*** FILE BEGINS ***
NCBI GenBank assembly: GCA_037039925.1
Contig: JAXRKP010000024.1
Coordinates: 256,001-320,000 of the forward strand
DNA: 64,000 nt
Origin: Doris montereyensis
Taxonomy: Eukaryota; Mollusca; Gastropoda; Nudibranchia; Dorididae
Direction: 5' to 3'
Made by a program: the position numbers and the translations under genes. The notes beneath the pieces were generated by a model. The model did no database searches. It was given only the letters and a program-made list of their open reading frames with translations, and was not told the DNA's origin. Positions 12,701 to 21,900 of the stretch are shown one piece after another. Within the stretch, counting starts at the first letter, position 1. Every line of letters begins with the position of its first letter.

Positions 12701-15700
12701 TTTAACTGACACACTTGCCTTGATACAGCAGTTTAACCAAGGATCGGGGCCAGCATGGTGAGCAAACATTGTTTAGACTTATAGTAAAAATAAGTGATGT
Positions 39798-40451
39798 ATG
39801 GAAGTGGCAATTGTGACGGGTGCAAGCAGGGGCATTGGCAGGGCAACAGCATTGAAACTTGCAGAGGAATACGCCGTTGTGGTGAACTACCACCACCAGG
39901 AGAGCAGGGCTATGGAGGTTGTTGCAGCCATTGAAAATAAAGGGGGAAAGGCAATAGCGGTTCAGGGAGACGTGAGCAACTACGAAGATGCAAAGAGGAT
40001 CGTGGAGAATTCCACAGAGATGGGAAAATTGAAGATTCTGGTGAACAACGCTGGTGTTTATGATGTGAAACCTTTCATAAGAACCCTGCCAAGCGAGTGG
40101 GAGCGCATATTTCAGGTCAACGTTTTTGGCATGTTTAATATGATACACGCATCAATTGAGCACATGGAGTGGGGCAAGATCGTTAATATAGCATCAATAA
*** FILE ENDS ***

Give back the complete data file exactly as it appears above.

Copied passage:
NCBI GenBank assembly: GCA_037039925.1
Contig: JAXRKP010000024.1
Coordinates: 256,001-320,000 of the forward strand
DNA: 64,000 nt
Origin: Doris montereyensis
Taxonomy: Eukaryota; Mollusca; Gastropoda; Nudibranchia; Dorididae
Direction: 5' to 3'
Made by a program: the position numbers and the translations under genes. The notes beneath the pieces were generated by a model. The model did no database searches. It was given only the letters and a program-made list of their open reading frames with translations, and was not told the DNA's origin. Positions 12,701 to 21,900 of the stretch are shown one piece after another. Within the stretch, counting starts at the first letter, position 1. Every line of letters begins with the position of its first letter.

Positions 12701-15700
12701 TTTAACTGACACACTTGCCTTGATACAGCAGTTTAACCAAGGATCGGGGCCAGCATGGTGAGCAAACATTGTTTAGACTTATAGTAAAAATAAGTGATGT
Positions 39798-40451
39798 ATG
39801 GAAGTGGCAATTGTGACGGGTGCAAGCAGGGGCATTGGCAGGGCAACAGCATTGAAACTTGCAGAGGAATACGCCGTTGTGGTGAACTACCACCACCAGG
39901 AGAGCAGGGCTATGGAGGTTGTTGCAGCCATTGAAAATAAAGGGGGAAAGGCAATAGCGGTTCAGGGAGACGTGAGCAACTACGAAGATGCAAAGAGGAT
40001 CGTGGAGAATTCCACAGAGATGGGAAAATTGAAGATTCTGGTGAACAACGCTGGTGTTTATGATGTGAAACCTTTCATAAGAACCCTGCCAAGCGAGTGG
40101 GAGCGCATATTTCAGGTCAACGTTTTTGGCATGTTTAATATGATACACGCATCAATTGAGCACATGGAGTGGGGCAAGATCGTTAATATAGCATCAATAA